Splenomegaly in 2,505 Patients at a Large University Medical Center From 1913 to 1995 1963 to 1995: 449 Patients ROBERT A. OREILLY, MD, San Francisco, California WIM, August 1998-Vol No. 2 Splenomegaly was studied retrospectively at the University of California, San Francisco (UCSF), School -A WIM of Medicine in 301 patients from 1963 to 1995 and compared with the UCSF service of the San Fran- 169,Causas más comunes cisco General Hospital Medical Center (SFGH) in 148 patients from 1979 to 1994. The combined 449 patients were classified into several diagnostic groups and were studied by means of several clinical and laboratory associations. Hepatic disease in the percentage of patients at UCSF (with those at SFGH given in parentheses) was associated with splenomegaly in 290/o (41%), hematologic disease, 32% diseases, 10% (4%); USED (16%); infectious diseases, 16% (36%); congestive or inflammatoryABBREVIATIONSprimary IN TEXT splenic disease, 6% (1%); other, 5% (1%); and cause unknown, 2% (1%). Massive splenomegaly oc- curred in 27% of the patients of the combined series, particularly= acquired immunodeficiency syndrome AIDS in patients with hematologic dis- eases. The acquired immunodeficiency syndrome (AIDS) occurred in more than half of the patients with infectious diseases at SFGH and was four times more frequent chronic lymphocytic leukemia CLL = than in the patients at UCSF. The • Enfermedad hepática (cirrosis): 33 % CML = chronic myelocytic (chronic commonest diseases associated with splenomegaly were hematologic (lymphoma), hepatic leukemia liver disease), infectious diseases (AIDS and endocarditis), congestive (congestive heart failure), pri- HIV = human to the spleen). In 11 pa- mary splenic (splenic vein thrombosis), and other (malignancy not metastaticimmunodeficiency virus 1ITP = idiopathic thrombocytopenic tients with AIDS and massive splenomegaly, Mycobacterium avium complex occurred in 8 (73%). purpura Splenectomy was performed in 117 patients (26%), primarily for hematologic amelioration. I conclude PVT = choice vein thrombosis that for splenomegaly of unknown origin, the invasive procedure ofportal for patients with hemato- • Malignidad hematológica (linfoma) : 27% SFGH = San liver biopsy; and for infec- logic associations may be a bone marrow biopsy; for hepatic associations, a Francisco General Hospital Medi tious disease associations, a lymph node biopsy, before any SVT = splenic vein thrombosis consideration of a diagnostic splenectomy. (OReilly RA. Splenomegaly in 2,505 patients at a large university medical center from 1913 to 1995. 1963 to 1995: 449 patients. West j Med 1998; 169:88-97) UCSF = University of Califomia, San Francis • Infección (VIH, Endocarditis): 23%. spleen from a surgical procedure excised Splenomegaly presents a diagnostic challenge because nearly always it is due to another primary disorder. northern California. The centering of AIDS patients at the SFGH and to a lesser extent at UCSF allowed the assess- The only analyses from a developed country on ment of the development of AIDS on the diagnostic eval- total of 331 patients splenomegaly in general were two office-based studies coded having sp were uation of splenomegaly and massive splenomegaly. as • performed decades ago in which no diagnosis was estab- Congestión (ICC): 8%. UCSF for the lished in more than 25% of the patients.23 Only a single study of hospital-based patients in the United States has could been reported.4 Now, a second municipal hospital has 1963 1995; 30 medical Patients and Methods years be found. Therefore, the study was not to Patient Demographics remaining 301 patients. A total of 193 pati been studied, San Francisco General Hospital Medical Center (SFGH), which has been compared with and con- All hospital records at SFGH for patients of any age diag- coded having splenomegaly; 45 me trasted to a university medical center at the University of were nostically coded asas splenomegaly from 1979 through 1994 • Enfermedad propia del bazo (trombosis): 4 be found. Therefore, the st California, San Francisco (UCSF), School of Medicine (23%) could for about the same period. Infections with the human immunodeficiency virus (HIV) and with diseases related %. were reviewed retrospectively. Splenomegaly was defined not as an enlarged spleen determined by one of the following: palpable by at least two clinicians or noted on two written the remaining 148 patients. The to the acquired immunodeficiency syndrome (AIDS) are on observations, greater than 12 cm in length on radiologic prevalent in the young male homosexual community of imaging study, or more than 250 grams wet weight on an splenomegaly for these years at UCSF was • Otras o desconocidas: Departments ofJose,A.California.MD, ofSCalifornia, Francisco,CAfrom about 90,000 admissions, or 0.3%. the 5%.OReilly,University Bascom Valley Medical Center, San Reprint Robert From Medicine, requests to 751 San Stanford Ave, San Jose, School of Medicine; Medical 95128. Alto; University Center, Palo and the Santa Clara Clinical and Laboratory Features The detailed criteria for the analysis of th laboratory features of the patients are all first part of this study.5 Results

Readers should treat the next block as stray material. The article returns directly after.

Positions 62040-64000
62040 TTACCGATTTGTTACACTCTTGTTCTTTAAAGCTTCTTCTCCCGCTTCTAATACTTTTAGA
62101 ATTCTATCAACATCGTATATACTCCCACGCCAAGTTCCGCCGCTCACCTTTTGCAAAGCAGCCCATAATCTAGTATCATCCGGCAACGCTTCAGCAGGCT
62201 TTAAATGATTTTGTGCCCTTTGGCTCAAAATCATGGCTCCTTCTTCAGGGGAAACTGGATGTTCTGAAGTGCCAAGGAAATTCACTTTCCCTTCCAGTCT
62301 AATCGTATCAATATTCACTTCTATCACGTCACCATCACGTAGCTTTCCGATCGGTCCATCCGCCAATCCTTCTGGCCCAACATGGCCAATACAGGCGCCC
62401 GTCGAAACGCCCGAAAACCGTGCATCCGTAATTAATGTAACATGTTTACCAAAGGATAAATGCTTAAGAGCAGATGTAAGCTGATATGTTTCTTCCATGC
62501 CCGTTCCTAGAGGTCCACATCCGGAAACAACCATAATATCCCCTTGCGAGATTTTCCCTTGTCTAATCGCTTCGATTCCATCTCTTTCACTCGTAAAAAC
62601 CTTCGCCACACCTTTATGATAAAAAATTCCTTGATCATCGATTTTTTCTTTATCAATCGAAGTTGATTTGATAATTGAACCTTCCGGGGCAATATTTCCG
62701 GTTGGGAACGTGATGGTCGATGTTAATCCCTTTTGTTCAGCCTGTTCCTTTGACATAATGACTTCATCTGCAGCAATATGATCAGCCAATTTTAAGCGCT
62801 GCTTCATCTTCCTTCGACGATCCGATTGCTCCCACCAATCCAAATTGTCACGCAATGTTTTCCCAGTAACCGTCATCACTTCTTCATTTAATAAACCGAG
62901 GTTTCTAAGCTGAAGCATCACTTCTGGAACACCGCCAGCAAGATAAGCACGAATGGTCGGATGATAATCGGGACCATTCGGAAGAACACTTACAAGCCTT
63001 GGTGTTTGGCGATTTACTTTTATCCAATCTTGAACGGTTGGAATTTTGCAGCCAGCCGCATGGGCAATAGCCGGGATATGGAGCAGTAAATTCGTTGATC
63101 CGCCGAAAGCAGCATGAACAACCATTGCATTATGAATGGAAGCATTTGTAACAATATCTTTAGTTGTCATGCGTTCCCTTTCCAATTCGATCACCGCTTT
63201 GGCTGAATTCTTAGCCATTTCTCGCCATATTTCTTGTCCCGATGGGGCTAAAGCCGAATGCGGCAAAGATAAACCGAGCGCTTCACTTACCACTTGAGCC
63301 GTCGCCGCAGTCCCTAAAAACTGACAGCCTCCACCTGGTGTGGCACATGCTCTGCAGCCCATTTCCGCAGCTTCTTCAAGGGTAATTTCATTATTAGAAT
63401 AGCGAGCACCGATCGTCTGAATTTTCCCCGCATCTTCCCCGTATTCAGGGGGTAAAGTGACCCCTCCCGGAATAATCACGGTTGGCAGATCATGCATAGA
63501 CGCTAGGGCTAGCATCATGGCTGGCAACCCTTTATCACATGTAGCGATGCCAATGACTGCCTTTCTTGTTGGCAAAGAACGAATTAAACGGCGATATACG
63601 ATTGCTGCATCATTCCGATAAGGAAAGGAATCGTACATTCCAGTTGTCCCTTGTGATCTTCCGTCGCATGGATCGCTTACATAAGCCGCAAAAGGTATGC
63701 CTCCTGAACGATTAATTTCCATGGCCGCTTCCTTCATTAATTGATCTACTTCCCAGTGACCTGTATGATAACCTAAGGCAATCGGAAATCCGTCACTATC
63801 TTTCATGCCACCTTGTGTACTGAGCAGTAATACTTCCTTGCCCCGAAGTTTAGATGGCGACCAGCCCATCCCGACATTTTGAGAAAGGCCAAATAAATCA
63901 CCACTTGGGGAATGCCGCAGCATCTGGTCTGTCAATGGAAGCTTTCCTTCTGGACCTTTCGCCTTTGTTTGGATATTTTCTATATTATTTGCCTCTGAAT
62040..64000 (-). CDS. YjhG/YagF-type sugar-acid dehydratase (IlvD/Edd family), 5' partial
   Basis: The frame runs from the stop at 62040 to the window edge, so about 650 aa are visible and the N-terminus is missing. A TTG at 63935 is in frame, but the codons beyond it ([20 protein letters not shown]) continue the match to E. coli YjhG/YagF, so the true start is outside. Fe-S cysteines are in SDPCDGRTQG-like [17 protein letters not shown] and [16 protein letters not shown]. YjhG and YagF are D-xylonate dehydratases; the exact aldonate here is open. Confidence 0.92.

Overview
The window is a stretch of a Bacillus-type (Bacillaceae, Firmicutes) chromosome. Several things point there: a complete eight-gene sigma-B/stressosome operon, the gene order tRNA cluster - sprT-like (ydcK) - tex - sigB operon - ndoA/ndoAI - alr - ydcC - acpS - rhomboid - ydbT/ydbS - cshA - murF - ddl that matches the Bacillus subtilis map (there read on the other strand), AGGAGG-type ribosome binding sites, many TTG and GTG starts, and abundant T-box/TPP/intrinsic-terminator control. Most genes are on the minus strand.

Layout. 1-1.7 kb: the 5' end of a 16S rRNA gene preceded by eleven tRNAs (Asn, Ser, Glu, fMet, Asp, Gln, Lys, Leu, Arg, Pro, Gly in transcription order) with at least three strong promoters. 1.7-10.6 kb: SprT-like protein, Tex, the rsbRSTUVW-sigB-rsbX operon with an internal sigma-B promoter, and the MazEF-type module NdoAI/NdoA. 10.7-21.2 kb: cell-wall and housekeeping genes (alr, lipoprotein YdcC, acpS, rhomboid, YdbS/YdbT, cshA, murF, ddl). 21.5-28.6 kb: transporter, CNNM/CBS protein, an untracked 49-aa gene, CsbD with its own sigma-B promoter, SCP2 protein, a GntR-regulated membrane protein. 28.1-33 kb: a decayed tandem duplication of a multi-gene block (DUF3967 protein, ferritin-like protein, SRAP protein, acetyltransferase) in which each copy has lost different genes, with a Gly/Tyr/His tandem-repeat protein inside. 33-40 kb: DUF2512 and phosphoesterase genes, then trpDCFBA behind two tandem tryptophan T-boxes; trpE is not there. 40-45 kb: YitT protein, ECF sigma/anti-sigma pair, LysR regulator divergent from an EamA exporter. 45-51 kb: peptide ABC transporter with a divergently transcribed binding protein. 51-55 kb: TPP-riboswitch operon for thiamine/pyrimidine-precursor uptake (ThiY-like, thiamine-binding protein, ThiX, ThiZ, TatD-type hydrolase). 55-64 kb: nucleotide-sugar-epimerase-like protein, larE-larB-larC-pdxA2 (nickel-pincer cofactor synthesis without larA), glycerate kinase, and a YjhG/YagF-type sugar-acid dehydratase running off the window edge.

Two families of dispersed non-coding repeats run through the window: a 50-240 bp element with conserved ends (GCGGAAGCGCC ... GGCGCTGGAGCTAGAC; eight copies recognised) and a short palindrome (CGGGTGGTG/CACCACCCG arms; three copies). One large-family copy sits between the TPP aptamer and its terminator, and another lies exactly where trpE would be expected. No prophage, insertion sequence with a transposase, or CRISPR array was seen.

Esplenomegalia Masiva• El polo inferior se encuentra dentro de la pelvis o cruza la línea media hacia el hemiabdomen derecho. • Causas: •LMC •Mieloﬁbrosis, idopática o postpolicitémica •Enfermedad de Gaucher. •Linfoma (incluída Leucemia de células peludas) •Kala-azar •Síndrome tropical esplenomegálico •Talasemia mayor •SIDA con complejo Mycobacterium avium O’ReillyRA.Splenomegalyin2505patientsatalargeuniversitymedicalcentre from 1913 to 1995. 1963 to 1995:449 patients. West J Med 1998;169:88–97